Cirebon Coal Power
The Cirebon Coal Power Project in West Java, Indonesia, which a joint venture between Japan, South Korea, and Indonesia has invested in, has been financed by the Japan Bank for International Cooperation (JBIC) and private banks. Commercial operation of the first unit began in 2012, despite continued opposition from residents who are concerned about the project’s impact on their livelihoods and health.
“Many people in the village made their living through small-scale fishing, collecting various shellfish, making salt, and making small shrimp paste, but they were severely affected by the construction of Unit 1. Before the coal-fired power project, life was much easier for the residents here, as they had various sources of income.”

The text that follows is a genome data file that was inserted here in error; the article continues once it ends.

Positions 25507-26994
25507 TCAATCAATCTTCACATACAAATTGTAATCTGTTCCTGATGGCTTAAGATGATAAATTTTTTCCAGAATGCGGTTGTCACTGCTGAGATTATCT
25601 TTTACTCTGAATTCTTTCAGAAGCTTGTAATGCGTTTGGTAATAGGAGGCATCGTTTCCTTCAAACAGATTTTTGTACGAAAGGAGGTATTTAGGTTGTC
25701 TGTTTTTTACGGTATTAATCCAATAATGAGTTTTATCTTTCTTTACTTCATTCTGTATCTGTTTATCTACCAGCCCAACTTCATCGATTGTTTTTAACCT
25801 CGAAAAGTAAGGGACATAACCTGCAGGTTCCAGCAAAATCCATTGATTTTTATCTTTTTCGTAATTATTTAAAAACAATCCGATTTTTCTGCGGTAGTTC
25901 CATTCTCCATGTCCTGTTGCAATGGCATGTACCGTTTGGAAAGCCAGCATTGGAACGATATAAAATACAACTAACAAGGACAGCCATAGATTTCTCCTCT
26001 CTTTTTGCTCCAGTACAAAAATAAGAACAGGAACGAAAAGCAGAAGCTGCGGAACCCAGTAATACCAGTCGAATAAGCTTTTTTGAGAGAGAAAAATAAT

With many residents already suffering from the loss of their livelihoods, the construction of the even more massive Unit 2 is now underway. JBIC, the private banks, and the Japanese companies with stakes in the project (Marubeni Corporation and JERA) should not continue the project, ignoring the concerns of the residents. There have also been incidents of bribery of people involved in the project.